By Arthur Moses Opio and Nsanzimana Gilbert
As a continuation of the online webinars organized by NITA-U, Yesterday the 12th May 2022, the topic tackled the key features and applications of blockchain.
"For the longest of times, Africans have been known as expert users, to the best. All these technologies are happening in other places and simply imported into Africa" said Noah Baalessavu who was the presenter of the day.
“I believe we are in a place where the tides are changing, Africa's innovations are beginning to shine globally” he added, attributing the changes to the new technologies emerging right now among which is Blockchain.
"Blockchain technologies could boost the global economy US $1.76 trillion by 2030 through raising levels of tracking, tracing and trust"--PWC
The webinar tackled the curiosity around Blockchain and the things that are possible with it.
What is blockchain?
Oracle defines Blockchain as a ledger of decentralized data that is securely shared.
In the traditional method of storing data, there is a centralized place where all this information is stored, and then users around the globe accessing this information from the centralized place. e.g. Gmail hosted on the google servers
Blockchain works on the principle of distributed architecture, instead of having a centralized place, every user has a copy/ledger/transaction record and if anything is changing on that database, everyone who has a copy gets an updated data entry–So blockchain is distributed Ledger.
Due to its operation principle, blockchain allows the following features
1. Validation by consensus
Before appending a transaction onto the chain, it has to undergo validation and everyone on the network tests the new information to make sure it is accurate and sound before it is added to the network. This adds a layer of security.
Once a block of data is added onto the chain, it can not be deleted.
Very difficult to bring down the network. Because if one node goes off, all other nodes continue communicating, thus a very resilient network
Because data is added in a sequential way, a blockchain can bring multiple parties in a particular value chain to be able to have one source of truth.
Due to the above features, blockchain has the following advantages
Advantages of Blockchain
1. Enhanced Security
Information is stored across a network of computers rather than a single server, making it difficult for hackers to view data.
2. Greater Transparency
Without blockchain, each organization has to keep a separate database. Because blockchain uses a distributed ledger, transitions and data are recorded identically in multiple locations. All network participants with permissioned access see the same information at the same time, providing full transparency.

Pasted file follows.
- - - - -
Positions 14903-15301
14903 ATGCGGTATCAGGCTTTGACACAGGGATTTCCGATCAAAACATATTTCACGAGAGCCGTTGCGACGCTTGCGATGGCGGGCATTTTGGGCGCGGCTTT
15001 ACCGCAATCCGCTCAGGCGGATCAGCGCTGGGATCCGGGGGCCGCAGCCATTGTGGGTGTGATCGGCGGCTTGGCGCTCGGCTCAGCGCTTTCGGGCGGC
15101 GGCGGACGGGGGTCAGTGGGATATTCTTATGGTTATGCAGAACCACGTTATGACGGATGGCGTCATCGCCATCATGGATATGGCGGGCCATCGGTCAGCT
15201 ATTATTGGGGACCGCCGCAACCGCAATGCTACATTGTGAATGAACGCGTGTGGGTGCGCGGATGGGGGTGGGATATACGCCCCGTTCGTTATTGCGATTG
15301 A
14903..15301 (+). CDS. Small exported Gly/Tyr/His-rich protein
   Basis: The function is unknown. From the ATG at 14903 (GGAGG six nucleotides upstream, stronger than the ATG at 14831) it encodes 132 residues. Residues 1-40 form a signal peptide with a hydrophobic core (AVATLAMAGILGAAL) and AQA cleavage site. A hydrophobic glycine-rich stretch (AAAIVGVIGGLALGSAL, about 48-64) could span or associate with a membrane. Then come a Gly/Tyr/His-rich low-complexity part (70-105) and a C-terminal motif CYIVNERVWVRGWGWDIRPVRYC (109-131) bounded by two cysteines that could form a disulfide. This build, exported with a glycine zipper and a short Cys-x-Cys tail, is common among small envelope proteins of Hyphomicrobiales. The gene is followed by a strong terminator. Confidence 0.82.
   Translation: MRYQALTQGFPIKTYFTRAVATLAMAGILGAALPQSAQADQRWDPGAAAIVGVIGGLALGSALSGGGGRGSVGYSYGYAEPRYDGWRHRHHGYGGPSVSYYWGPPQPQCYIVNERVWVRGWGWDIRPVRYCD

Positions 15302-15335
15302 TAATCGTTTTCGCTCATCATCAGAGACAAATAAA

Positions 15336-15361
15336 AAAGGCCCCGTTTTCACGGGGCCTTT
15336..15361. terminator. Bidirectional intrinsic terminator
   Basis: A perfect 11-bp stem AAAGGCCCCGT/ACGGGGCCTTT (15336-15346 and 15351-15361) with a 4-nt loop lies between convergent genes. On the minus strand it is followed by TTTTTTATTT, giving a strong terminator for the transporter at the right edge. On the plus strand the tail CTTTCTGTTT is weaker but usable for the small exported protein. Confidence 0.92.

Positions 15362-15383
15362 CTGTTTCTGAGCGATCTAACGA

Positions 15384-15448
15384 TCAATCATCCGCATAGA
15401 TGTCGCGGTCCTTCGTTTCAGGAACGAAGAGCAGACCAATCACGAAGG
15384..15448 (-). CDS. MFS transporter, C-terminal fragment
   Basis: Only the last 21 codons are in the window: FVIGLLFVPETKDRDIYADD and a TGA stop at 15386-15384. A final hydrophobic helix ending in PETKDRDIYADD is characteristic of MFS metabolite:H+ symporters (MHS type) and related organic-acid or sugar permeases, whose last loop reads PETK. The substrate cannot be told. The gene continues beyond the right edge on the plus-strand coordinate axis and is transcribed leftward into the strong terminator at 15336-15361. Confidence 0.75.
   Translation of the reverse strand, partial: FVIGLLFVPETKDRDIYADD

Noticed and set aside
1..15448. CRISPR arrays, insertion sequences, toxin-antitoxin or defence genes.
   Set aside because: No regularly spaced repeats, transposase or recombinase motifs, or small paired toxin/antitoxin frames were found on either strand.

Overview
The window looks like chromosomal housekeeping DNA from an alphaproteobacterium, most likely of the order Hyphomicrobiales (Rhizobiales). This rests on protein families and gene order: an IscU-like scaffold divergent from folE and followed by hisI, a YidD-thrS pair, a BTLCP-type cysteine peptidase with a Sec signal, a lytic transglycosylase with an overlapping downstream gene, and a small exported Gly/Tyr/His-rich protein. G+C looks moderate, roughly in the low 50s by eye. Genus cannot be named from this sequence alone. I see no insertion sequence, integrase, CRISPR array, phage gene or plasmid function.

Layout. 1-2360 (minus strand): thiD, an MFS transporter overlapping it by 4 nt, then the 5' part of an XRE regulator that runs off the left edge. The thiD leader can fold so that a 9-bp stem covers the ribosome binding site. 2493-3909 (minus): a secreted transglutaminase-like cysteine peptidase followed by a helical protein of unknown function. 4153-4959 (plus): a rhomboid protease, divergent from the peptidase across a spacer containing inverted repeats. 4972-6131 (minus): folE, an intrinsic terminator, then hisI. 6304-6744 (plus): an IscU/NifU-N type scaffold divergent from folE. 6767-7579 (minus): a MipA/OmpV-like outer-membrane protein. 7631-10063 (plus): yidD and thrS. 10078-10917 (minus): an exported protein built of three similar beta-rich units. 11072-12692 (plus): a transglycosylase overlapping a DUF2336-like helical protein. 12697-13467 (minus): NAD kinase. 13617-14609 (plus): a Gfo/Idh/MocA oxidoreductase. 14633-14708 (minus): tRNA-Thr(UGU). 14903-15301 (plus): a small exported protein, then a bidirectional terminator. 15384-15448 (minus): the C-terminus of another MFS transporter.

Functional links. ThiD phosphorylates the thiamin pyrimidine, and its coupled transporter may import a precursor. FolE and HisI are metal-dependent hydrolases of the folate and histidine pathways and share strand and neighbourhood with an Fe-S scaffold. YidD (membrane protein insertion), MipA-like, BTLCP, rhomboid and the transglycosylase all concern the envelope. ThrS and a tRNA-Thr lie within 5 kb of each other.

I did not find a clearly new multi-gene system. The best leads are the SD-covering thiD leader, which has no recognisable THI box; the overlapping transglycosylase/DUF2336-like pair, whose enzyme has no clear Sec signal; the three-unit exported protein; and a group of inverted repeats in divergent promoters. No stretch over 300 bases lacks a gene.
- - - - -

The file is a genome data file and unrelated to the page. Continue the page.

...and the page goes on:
3. Instant Traceability
Blockchain creates an audit trail that documents the provenance of an asset at every step on its journey. In environments where consumers are concerned about environmental or human rights issues surrounding a product–or an industry troubled by counterfeiting and fraud–this helps provide the proof. With blockchain, it is possible to share data about provenance directly with customers.
4. Increased Efficiency and Speed
Traditional paper-heavy processes are time-consuming, prone to human error, and often require third-party mediation. By streamlining these processes with blockchain, transactions can be completed faster and more efficiently.
Documentation can be stored on the blockchain along with transaction details, eliminating the need to exchange paper.
Transactions can be automated with “Smart contracts”. Once specified conditions are met, the next step in the transaction or process is automatically triggered. The smart contracts reduce human intervention as well as resilience on third parties to verify that terms of contract have been met.
Applications of Blockchain
We are now in the world of web3 which is characterized by the token economy. It comprises reading, writing and execution operations.
Key Use Cases of Blockchain
1. Proof of Ownership and Transfers
Governments can use blockchain to permanently store asset transactions such as land, property, and vehicles on a public ledger.
2. Smart Contracts--Self Executing Contracts
Traditional legal-contract execution is costly to both governments and their citizens. Smart, self-executing contracts enabled by blockchain can remove the need for intermediaries and potentially improve contract creation and execution. These contracts are publicly accessible and secure within the network.
3. Validation of Documents
Governments are consistently looking for centralized cloud-based solutions to validate the documents of all their citizens, and blockchain could be that solution.
The technology can store hash values of citizen documents on the blockchain, allowing governments to provide an attested and permanently time-stamped electronic version of these documents anytime.
4. Patent Protection
Since blockchain can permanently time-stamp transactions at any time, companies or individuals can file patents without enduring the cumbersome submission process. While the actual patent verification might take time, the time-stamp associated with the filing can help solve multiple patent-related disputed and potentially prevent costly lawsuits
In his closing remarks, Noah Baalessanvu challenged the attendants to actively participate in the adoption of blockchain citing the many opportunities available in the industry. "You can participate in it, or watch the people participating in it." He said.
Links to the previous webinars